From The Labs

The multitasking nature of SRC-3

The steroid receptor coactivator 3 (SRC-3/NCOA3) is a protein well known for its influential role in steroid hormone function and as a prognostic marker for aggressive human breast and other cancers. But that’s not all SRC-3 can do.

The complex microenvironment that surrounds a tumor markedly influences its growth and survival. This image shows tumor cells in green and purple and immune cells in yellow. Image courtesy of the National Cancer Institute.

“SRC-3 is well-known for its role in cancer formation and proliferation, but we wondered what role it would play in immune T cells that form part of the tumor microenvironment,” said co-corresponding author, Dr. Bert O’Malley, chancellor and professor of molecular and cellular biology at Baylor. “A review of bioinformatics data revealed that SRC-3 is highly expressed in immune T regulatory cells (Tregs), and this encouraged us to pursue this study.”

Dr. Bert O'Malley
Dr. Bert O’Malley
Dr. Bryan Nikolai

“Tregs play a significant role by suppressing immune activity that can potentially harm the body,” said co-first author Dr. Bryan Nikolai, adjunct assistant professor molecular and cellular biology at Baylor and senior scientist at CooperGenomics. “For instance, Tregs are key to prevent autoimmunity, an immune response directed against normal tissues of a person, which can lead to severe disease.”

In addition, breast cancer and other types of tumors include infiltrating immune cells that can contribute to the control of tumor growth or, on the other hand, provide local immune suppression that would favor tumor growth. Treg infiltration has been experimentally proven in breast tumor biopsies and correlates with poor prognosis and reduced patient survival.

SRC-3 can help cancer grow
Dr. Prashi Jain

“We experimentally show that SRC-3 is significantly enriched in both murine and human Tregs,” said co-first author Dr. Prashi Jain, instructor of molecular and cellular biology at Baylor. “We used our small molecule inhibitor SI-2 to effectively inhibit SRC-3 in human Tregs. As a result, Tregs were less effective at inhibiting the activation of other immune cells that help in maintaining antitumor immunity.”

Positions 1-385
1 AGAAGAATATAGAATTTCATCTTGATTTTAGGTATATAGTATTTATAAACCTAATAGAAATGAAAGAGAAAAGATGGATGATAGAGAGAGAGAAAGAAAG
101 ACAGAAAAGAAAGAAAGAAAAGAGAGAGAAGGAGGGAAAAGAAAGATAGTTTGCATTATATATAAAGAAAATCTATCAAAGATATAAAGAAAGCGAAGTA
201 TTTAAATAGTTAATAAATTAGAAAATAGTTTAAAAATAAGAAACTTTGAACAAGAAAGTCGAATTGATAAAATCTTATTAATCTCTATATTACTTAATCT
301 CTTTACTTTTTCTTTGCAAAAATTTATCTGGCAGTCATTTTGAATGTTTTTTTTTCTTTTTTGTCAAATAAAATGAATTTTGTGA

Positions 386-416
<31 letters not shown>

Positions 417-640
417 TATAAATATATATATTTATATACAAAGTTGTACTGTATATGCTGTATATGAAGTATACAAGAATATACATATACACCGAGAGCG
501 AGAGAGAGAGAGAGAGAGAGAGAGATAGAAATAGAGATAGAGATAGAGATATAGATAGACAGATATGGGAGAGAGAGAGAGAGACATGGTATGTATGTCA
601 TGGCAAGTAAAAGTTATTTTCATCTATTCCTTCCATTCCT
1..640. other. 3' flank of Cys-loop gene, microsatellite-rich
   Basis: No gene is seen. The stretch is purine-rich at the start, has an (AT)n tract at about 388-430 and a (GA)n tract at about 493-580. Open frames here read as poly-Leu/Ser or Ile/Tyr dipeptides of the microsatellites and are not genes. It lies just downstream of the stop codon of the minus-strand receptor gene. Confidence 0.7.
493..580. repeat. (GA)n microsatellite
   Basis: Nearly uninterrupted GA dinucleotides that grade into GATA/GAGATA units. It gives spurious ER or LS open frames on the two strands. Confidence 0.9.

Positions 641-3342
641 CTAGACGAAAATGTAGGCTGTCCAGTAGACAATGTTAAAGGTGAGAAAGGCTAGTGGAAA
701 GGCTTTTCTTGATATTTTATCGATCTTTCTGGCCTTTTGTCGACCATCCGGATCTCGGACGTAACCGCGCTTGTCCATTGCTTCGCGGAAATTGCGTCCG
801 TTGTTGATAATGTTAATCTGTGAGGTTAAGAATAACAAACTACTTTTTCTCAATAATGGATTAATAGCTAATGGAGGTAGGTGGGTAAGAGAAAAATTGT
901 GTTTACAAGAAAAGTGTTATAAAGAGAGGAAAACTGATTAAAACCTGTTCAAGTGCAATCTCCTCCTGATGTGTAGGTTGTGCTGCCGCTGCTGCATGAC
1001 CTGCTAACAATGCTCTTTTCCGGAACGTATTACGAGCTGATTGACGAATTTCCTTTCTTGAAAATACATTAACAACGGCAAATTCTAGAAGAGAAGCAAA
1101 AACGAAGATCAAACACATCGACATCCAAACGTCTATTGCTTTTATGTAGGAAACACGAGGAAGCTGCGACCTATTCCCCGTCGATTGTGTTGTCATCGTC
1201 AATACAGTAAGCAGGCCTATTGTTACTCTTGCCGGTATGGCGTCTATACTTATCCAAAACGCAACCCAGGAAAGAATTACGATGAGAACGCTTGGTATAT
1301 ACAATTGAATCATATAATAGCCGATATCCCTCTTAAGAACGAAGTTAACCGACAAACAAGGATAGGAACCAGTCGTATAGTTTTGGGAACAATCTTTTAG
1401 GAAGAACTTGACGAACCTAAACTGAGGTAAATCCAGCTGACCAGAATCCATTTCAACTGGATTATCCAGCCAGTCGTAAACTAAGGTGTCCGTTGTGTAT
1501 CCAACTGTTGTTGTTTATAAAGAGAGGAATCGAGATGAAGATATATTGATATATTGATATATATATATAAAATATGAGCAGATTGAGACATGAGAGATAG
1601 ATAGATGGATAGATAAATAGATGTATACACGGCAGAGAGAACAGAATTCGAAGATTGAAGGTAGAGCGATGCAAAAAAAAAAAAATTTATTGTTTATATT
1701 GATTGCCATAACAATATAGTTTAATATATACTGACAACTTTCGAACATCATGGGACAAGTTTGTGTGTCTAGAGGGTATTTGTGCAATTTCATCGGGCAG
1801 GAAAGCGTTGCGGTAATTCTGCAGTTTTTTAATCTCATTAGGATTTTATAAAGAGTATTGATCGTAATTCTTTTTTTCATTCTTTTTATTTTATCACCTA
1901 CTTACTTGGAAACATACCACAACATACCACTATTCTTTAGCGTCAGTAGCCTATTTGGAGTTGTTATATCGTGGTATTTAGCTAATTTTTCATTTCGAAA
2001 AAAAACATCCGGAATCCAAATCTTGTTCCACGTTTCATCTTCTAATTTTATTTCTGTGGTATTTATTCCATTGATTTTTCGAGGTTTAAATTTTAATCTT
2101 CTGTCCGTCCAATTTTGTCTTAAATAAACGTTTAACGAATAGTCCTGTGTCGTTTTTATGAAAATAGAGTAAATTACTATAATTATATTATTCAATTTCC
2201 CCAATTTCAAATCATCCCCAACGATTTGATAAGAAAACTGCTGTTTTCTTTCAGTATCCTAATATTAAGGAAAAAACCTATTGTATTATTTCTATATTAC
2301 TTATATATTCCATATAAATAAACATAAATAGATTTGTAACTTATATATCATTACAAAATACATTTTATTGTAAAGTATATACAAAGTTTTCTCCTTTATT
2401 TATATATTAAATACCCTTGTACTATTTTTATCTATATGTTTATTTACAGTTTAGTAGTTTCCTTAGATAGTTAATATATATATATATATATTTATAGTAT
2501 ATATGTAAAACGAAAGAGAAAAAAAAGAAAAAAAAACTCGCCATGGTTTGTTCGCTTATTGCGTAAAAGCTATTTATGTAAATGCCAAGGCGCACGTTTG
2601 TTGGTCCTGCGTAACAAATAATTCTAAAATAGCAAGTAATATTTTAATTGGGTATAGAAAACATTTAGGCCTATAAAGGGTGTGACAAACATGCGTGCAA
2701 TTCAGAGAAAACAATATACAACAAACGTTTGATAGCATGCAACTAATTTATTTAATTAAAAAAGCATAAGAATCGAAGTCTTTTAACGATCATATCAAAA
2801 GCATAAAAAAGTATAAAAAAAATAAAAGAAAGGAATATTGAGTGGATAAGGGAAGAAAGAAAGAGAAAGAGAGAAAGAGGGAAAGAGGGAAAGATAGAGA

Dr. David Lonard

The O’Malley lab had previously shown that SI-2 eliminates SRC-3 in breast cancer cells and, consequently, inhibits tumor growth in a mouse model of breast cancer. “Now that we know that SRC-3 also is important in the immune system, I am excited to see whether our SRC-3 small molecule inhibitors might provide a dual benefit, eliminating cancer cells directly and also blocking the suppressive activity of Tregs, like killing two birds with one stone,” said co-author Dr. David Lonard, associate professor of molecular and cellular biology and member of the Dan L Duncan Comprehensive Cancer Center at Baylor.

“There is a great deal of interest in finding ways to inhibit Tregs that suppress the immune system,” said O’Malley, a member of Baylor’s Dan L Duncan Comprehensive Cancer Center. “We are excited about the possibility that our approach with small molecule inhibitors might lead to promising therapies in the future.”

We anticipate that, if we can remove the suppressive effect Tregs have in anticancer immune response with our small molecule inhibitors, then the immune system would be free to go after the tumor.”

The study appears in the journal Scientific Reports.

Other contributors to this work include David Cardenas, Brian York, Qin Feng, Neil McKenna and Subhamoy Dasgupta. The authors are affiliated with one or more of the following institutions: Baylor College of Medicine, University of Houston and Roswell Park Comprehensive Cancer Center, Buffalo, N.Y.

This work was supported by NIH grants (HD80818/HD07857) and Cancer Prevention and Research Institute of Texas grants (RP100348, RP101251 and RP170500). Further support was provide by CPRIT Core Facility Support Award (CPRIT-RP180672), P30 Cancer Center Support Grant (NCI-CA125123), NIH RR024574 and NIH S10 OD025251 (Union BioMetrica BioSorter) and by the Brockman Foundation.


By Ana María Rodríguez, Ph.D.


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